Last time I was in Edinburgh there was an article in one of the Scottish newspapers about a new place that was opening in Edinburgh called The Salt Cave.  It's one of a small, worldwide chain.  It's basically a room that's covered in salt - 2 tonnes of salt on the walls and the floor - and has purified, salty air pumped into it.  Up to 8 people can be in the one in Edinburgh at any one time, and a session lasts an hour, during which you sit in a comfy chair, breathe the salty air, relax in a half-light listening to new-agey music with waves in the background, and most likely fall asleep.  The Salt Cave people claim the experience is beneficial to those with asthma and other lung conditions, sinus problems, ear infections, and various other ailments.  I thought it was worth a go, especially as the first session is free :o)  Well I'm not cured, and didn't expect to be, but it doesn't really matter, because it was relaxing and I enjoyed it immensely.  I have to say though that my nose did feel a lot clearer, so maybe there's something in it.  They do say that you need more than one session for there to be significant improvement in breathing conditions, and recommend two to three sessions a week to start with.  I can't afford that at the moment, and with Edinburgh being the nearest Salt Cave to Newcastle it's not likely that I could get there three times a week either, but maybe I'll go when I'm up visiting Mum.  And as I say, it doesn't really matter if it doesn't help the breathing much/at all, because it's relaxing, and that has to be good for my mental health :o)

Okey dokey, I'm off for now to check through my writing in preparation for the meeting with my PGC portfolio supervisor tomorrow.  I promise I'll be a better blogger now :o)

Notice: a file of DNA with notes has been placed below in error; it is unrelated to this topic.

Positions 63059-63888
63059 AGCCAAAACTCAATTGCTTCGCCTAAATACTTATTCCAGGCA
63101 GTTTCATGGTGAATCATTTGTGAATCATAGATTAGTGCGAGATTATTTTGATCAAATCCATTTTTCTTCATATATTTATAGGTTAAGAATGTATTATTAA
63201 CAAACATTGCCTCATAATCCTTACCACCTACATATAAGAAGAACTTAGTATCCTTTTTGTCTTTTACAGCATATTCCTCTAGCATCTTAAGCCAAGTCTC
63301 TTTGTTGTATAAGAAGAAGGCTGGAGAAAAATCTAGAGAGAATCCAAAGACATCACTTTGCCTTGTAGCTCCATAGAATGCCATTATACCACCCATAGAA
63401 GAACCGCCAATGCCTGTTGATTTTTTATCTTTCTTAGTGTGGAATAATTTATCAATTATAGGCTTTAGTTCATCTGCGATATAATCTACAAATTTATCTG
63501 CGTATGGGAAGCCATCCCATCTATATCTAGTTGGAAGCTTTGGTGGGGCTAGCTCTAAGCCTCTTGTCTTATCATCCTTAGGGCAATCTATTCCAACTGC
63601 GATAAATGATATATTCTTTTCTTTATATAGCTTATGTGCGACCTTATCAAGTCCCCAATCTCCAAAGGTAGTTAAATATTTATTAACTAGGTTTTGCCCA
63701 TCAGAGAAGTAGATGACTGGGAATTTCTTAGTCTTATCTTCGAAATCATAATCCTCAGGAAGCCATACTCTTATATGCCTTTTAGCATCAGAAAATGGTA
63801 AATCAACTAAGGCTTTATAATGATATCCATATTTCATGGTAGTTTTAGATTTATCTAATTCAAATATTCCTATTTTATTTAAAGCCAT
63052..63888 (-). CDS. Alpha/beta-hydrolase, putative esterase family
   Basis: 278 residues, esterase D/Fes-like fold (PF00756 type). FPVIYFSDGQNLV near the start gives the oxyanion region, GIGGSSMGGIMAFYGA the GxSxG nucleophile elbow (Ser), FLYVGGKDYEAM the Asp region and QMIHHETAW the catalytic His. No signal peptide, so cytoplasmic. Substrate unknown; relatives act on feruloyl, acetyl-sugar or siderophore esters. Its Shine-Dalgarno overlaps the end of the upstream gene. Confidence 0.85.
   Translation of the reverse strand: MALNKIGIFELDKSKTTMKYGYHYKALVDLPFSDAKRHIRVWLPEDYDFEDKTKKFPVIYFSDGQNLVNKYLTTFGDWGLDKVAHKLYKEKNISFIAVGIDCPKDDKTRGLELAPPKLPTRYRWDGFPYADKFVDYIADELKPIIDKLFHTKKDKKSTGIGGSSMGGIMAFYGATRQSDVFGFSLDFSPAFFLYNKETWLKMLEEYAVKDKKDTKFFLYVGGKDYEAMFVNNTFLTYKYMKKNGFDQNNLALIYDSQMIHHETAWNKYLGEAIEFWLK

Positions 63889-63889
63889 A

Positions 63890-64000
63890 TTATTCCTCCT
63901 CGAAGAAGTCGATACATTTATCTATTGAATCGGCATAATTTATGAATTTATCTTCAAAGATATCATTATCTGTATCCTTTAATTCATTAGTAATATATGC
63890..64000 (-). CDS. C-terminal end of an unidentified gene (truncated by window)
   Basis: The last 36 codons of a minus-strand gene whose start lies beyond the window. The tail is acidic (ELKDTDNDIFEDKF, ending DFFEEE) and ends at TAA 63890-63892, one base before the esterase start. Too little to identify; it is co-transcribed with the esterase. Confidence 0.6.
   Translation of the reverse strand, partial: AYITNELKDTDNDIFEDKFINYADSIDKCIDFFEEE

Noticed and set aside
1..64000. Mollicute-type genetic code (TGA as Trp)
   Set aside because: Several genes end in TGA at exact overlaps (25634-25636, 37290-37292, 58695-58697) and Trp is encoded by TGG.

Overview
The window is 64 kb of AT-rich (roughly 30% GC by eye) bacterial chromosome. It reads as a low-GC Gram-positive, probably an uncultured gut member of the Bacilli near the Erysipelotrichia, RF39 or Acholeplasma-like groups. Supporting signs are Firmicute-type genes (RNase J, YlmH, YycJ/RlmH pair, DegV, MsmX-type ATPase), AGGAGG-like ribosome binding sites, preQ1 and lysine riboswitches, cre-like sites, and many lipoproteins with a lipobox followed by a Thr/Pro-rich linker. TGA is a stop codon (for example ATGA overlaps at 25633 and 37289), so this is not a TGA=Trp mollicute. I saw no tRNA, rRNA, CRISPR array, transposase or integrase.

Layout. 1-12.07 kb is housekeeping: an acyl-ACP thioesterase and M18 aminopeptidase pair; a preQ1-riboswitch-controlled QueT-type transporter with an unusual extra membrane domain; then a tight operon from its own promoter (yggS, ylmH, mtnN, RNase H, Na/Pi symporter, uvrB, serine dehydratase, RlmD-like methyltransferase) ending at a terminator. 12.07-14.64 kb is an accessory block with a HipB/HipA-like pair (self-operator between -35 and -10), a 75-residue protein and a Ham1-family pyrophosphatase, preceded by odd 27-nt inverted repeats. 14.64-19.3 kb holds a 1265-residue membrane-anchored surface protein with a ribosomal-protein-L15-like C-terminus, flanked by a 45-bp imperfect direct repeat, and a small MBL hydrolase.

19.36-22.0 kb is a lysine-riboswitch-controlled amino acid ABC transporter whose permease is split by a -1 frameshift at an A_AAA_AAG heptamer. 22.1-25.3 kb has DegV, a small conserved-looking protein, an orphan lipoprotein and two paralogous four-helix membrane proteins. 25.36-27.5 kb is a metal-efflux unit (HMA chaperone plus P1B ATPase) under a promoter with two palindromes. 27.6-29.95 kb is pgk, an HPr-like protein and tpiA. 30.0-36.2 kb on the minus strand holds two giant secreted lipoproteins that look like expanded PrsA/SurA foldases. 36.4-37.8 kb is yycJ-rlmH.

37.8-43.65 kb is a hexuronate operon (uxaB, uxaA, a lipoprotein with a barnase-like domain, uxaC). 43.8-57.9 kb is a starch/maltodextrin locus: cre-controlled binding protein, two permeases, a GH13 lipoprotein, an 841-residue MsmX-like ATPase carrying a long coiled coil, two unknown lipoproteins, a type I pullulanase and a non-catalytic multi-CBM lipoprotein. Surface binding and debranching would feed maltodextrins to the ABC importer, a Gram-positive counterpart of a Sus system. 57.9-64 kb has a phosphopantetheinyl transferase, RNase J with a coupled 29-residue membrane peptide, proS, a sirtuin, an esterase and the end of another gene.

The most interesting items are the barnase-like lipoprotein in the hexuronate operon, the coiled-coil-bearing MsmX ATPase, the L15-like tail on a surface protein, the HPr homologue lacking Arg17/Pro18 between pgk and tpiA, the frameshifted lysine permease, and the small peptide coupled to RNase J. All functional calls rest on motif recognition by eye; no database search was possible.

Saturday, 13 August 2011


This time last week I was still finding it difficult to process the trauma of the last attack.  I wasn't sleeping even though I was utterly exhausted, and every time I lay down to sleep I had all the events of the last attack whizzing through my head at a hundred miles an hour.  I was stressed and tearful through the day and generally wasn't coping very well, so I decided to see my GP to off-load.  I know all the GPs at my practice very well, and they're all great, but there's one in particular I go to when I need to verbally vomit, and she's fine about me verbally vomiting all over her.

I made a double appointment to see Dr P and still managed to run overtime by 10 minutes (oops), but it was good to off-load.  However, it wasn't an easy appointment.  We didn't just talk about the asthma attack-related stress, but also my mobility.  In fact, this is what took up most of the time in the end and it was instigated by Dr P.  In light of the recent attack with how suddenly it came on, how severe it became and so quickly, and what little activity set it off, she said that, in her opinion, it's now too dangerous for me to walk.  I already use my electric wheelchair (Taz) a lot of the time - partly because of the POTS as well as the asthma - but she said I should use it as much as possible, and I should consider myself to have virtually no mobility.